The NFL has offered to reduce New Orleans Saints linebacker Jonathan Vilma's year-long suspension to eight games as part of ongoing settlement talks involving the league, the NFL Players Association and legal representatives for the four players who were suspended for their alleged participation in the team's bounty program from 2009-2011, according to sources familiar with the discussions.

    The league's offer was made late last week but it is conditional upon Vilma dropping a civil lawsuit charging commissioner Roger Goodell with defamation of character, sources said. Vilma has expressed his strong feelings about his tainted reputation.

    The talks could also lead to reductions in the suspensions of the other three players -- Saints defensive end Will Smith (four games), Packers defensive tackle Anthony Hargrove (eight games), and Browns linebacker Scott Fujita (three games).

    Settlement talks are expected to continue Monday and sources say that Friday's next scheduled appearance before U.S. District Court Judge Ginger Berrigan could serve as a soft deadline to reach a settlement. The two sides filed more arguments in the Louisiana court this past Friday in advance of this week's hearing.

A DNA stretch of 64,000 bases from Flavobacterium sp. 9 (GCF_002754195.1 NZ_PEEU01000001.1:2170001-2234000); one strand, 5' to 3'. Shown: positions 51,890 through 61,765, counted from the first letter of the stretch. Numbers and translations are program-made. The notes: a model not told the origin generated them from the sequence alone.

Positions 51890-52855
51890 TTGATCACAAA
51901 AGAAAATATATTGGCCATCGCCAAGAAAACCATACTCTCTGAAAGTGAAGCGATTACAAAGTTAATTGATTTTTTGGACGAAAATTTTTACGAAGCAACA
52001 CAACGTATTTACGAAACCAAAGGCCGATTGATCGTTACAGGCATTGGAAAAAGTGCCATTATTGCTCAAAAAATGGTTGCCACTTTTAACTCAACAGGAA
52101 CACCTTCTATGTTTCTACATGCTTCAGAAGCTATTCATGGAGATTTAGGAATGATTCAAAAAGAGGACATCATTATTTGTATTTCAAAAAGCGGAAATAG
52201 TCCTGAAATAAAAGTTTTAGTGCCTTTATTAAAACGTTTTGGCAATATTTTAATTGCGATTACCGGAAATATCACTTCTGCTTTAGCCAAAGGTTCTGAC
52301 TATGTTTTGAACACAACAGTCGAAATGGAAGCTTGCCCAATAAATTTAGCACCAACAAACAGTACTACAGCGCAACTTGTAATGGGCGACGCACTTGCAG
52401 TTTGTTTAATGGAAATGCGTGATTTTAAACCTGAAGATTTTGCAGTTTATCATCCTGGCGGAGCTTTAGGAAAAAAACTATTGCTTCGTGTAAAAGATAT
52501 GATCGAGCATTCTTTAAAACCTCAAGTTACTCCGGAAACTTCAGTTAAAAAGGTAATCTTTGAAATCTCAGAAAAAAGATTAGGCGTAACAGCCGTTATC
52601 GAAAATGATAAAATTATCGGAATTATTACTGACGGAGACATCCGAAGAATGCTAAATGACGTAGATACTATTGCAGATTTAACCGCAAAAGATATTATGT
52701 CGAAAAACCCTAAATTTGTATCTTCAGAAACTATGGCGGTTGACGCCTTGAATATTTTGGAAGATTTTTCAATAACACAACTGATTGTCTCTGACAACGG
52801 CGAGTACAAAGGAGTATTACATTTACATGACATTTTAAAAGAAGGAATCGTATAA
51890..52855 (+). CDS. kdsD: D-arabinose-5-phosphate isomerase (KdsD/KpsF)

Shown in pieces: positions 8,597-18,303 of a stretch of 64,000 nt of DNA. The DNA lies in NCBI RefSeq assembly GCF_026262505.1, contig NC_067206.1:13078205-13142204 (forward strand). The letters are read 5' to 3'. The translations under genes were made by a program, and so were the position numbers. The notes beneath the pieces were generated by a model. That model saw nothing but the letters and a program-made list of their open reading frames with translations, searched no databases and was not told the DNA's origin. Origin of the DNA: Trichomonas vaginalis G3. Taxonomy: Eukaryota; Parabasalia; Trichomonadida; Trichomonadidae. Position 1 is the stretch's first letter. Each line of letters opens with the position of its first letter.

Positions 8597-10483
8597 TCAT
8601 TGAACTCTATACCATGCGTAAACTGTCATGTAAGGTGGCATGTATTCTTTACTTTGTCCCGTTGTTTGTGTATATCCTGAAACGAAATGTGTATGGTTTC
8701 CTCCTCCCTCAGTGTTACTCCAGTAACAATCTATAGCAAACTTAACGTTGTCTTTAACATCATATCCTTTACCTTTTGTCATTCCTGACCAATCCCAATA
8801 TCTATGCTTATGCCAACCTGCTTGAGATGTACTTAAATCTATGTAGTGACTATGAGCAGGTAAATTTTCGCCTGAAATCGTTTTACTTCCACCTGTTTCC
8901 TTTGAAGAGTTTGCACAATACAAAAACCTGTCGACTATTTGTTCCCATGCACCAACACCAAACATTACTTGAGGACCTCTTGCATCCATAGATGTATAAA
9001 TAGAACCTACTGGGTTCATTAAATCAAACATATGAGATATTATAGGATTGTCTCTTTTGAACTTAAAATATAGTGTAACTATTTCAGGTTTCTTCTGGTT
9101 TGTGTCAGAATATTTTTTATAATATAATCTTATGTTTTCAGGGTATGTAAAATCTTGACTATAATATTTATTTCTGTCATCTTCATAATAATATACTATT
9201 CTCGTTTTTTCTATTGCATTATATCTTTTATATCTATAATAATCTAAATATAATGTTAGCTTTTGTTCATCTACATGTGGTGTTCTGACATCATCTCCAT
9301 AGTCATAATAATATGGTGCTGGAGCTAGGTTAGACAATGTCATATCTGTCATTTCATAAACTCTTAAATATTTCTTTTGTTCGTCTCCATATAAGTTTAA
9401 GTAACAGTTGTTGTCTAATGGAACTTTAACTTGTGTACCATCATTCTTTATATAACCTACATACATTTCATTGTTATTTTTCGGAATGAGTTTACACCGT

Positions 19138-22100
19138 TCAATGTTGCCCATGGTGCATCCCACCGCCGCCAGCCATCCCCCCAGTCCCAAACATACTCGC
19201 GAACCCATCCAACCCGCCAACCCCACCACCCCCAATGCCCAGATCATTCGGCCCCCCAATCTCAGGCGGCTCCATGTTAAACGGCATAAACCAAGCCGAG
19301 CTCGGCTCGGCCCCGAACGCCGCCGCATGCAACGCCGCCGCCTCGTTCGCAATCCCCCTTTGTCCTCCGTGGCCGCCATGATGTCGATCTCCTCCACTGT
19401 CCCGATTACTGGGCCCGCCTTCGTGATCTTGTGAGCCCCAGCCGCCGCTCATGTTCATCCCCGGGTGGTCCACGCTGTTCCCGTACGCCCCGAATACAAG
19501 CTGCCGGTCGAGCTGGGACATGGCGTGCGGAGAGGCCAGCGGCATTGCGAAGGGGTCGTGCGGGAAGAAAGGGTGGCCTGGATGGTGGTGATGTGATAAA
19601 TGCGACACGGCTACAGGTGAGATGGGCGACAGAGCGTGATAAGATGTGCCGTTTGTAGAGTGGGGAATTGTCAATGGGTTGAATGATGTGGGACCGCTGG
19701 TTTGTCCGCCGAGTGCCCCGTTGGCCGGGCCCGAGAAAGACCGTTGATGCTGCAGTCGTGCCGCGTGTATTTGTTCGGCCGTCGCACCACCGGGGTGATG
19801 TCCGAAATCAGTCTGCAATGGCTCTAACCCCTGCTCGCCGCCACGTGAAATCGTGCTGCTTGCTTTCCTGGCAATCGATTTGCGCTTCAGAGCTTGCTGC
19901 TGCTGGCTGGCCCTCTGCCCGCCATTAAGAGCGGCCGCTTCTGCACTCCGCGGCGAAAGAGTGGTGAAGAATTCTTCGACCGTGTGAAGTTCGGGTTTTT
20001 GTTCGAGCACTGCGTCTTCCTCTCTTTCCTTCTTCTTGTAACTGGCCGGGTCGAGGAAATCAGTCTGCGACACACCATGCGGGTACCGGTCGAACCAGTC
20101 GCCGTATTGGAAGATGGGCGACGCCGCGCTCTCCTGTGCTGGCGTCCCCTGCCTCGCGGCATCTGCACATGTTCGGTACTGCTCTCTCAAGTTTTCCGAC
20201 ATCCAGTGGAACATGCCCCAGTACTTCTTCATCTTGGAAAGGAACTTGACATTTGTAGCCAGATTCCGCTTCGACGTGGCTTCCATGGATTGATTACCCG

The original hearing was conducted on July 26th as Judge Berrigan was deciding on whether to grant a temporary restraining order on behalf of the four players who were suspended by Goodell.

    Judge Berrigan expressed concerns about Goodell's actions during the first hearing in which seven members of the Saints testified that they never witnessed Vilma offering $10,000 to any teammate who injured opposing quarterbacks Kurt Warner and Brett Favre in the 2009-2010 playoffs. Those who testified also denied there was a pay-to-injure bounty program, including Saints interim head coach Joe Vitt, who will serve his own six-game suspension to open the season.

    While sources said league attorneys have urged Goodell to offer reductions in the suspensions as a settlement, a league official reiterated Goodell's position that if the players had participated fully in the appeals process, the commissioner may have reduced the penalties as he has with other players who have been disciplined in other cases. The league official also noted that the current legal proceeding began with a settlement conference.